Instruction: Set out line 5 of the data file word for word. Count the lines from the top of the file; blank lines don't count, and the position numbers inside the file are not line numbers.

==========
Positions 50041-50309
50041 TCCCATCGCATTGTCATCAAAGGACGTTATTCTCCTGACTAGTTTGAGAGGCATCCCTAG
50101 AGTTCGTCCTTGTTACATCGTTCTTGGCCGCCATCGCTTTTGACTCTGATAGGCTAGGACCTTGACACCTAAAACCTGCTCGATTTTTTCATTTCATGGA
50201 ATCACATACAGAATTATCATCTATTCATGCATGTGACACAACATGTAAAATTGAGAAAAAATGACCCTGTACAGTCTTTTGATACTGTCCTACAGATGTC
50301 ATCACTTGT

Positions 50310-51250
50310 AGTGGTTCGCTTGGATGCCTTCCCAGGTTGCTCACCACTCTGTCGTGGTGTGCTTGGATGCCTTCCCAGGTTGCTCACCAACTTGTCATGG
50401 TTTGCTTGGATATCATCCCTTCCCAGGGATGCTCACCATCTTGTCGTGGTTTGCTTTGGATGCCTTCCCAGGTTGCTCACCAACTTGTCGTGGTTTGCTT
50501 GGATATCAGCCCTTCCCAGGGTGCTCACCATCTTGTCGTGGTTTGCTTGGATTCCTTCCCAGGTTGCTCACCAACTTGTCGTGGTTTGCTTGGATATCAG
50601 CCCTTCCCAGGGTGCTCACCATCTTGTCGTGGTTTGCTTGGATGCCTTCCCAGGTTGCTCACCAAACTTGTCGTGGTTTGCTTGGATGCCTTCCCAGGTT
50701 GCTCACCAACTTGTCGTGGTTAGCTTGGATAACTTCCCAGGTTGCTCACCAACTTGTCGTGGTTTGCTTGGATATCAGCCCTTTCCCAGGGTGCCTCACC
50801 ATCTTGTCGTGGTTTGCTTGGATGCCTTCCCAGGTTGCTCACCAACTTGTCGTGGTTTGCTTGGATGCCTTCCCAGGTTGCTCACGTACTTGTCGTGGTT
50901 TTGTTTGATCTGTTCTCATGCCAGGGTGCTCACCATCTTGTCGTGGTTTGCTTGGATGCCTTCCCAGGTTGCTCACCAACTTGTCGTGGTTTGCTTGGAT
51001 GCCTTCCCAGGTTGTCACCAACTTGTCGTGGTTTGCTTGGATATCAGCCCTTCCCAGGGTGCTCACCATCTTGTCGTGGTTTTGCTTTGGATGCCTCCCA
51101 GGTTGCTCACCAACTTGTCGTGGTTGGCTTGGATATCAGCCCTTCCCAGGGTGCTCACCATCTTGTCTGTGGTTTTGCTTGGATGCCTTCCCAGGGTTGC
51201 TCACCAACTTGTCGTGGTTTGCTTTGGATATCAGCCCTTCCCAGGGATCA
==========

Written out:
50301 ATCACTTGT